Audi's legacy at Le Mans is unparalleled. Sure, their corporate siblings at Porsche have won the legendary 24-hour race 19 times to Audi's 13, but while Porsche took 48 years to amass those victories, Audi did it in 15—a span that included the first-ever wins for diesel and hybrid-powered cars, two technologies that changed LMP1 racing forever. Those achievements give Audi a powerful name in sports-car racing, four years after the automaker's racing program officially shut its doors. A mix of technology and prestige means the race cars of Audi's recent past are rarely seen outside of the company—it's hard to imagine a private hobby racer being able to support such a cutting-edge machine.
That's what makes this listing, a 2011 Audi R18 TDi Ultra priced at "Please Inquire" at Art & Revs, such a rarity. The R18 line competed for six years, but the E-Tron Quattro hybrid variant that ran alongside Audi's non-hybrid models in 2012 and became exclusive to the line starting in 2013 means the more straightforward non-hybrid R18s were only produced in small numbers. Eight were built, and six remain. Only one of those six has been restored and sold as a running car.
In other words, this is one-of-a-kind.
In a way, this 2011 R18 is perhaps the most exciting vintage racer available in the world right now. The car is being sold as an operational, track-ready machine. This example was a former test car, meaning it never competed in an actual race, so any track time added by the next owner won't diminish the car's value the way it would on a former race-winner.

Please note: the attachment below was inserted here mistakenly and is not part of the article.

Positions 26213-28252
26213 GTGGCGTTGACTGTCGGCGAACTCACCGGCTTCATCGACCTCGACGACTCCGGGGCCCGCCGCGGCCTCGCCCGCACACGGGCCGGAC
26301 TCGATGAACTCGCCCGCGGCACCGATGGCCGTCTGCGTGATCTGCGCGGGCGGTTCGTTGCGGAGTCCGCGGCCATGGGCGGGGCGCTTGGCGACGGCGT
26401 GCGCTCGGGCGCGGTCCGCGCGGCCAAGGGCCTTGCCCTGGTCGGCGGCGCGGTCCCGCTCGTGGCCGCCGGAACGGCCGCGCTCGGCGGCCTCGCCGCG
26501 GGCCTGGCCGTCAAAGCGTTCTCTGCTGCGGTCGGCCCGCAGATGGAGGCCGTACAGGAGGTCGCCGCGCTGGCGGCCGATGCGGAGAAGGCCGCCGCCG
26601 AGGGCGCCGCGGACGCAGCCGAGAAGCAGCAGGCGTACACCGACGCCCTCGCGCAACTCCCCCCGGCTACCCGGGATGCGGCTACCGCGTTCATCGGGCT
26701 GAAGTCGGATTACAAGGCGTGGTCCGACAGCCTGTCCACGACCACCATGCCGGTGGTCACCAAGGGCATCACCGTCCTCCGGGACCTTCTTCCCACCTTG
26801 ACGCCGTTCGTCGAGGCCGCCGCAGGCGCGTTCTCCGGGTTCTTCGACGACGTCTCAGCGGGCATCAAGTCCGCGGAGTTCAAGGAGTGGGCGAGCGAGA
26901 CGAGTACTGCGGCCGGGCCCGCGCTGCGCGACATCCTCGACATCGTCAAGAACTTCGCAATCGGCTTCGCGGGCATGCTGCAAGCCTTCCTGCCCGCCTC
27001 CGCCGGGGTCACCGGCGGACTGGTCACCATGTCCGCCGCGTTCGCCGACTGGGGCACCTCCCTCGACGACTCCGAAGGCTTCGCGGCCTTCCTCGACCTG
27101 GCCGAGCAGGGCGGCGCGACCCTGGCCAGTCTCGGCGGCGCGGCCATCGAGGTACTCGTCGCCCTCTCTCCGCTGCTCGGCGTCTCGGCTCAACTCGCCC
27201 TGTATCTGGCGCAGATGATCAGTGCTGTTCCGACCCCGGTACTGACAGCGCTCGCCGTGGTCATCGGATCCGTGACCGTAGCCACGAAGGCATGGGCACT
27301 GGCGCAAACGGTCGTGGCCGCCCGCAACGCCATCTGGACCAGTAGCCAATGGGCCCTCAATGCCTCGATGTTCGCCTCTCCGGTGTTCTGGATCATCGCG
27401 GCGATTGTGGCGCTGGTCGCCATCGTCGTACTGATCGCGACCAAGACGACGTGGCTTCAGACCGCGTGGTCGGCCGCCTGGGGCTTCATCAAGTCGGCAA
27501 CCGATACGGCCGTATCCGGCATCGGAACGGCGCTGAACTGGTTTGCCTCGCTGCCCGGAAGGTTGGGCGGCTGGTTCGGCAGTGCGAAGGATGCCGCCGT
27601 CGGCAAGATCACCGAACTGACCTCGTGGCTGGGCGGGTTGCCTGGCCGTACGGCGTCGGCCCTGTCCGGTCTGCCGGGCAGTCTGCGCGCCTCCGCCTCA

And yes, a 10-year-old Le Mans prototype counts as a "vintage" racer. Sporting guidelines for the Masters Endurance Legends USA series leave room for any car that competed at Le Mans before 2016, so an American buyer could theoretically race this Audi nine times this year in that series alone.
While the non-hybrid R18s are significantly less complex than the hybrid models that replaced them starting in 2012, this is still an ultra-rare, purpose-built racing car with a turbodiesel powerplant that was the absolute cutting edge of motorsport not all that long ago. As a result, the listing notes that "an ex-Audi Sport engineer would be pleased to accompany the car and support its new owner in racing it."
The current engine and gearbox are expected to last 6200 miles and 4300 miles, respectively, before rebuilds are due. That would clear the gearbox for 500 laps of Le Mans, 150 more than this R18's race-winning twin ran in the 2011 race.
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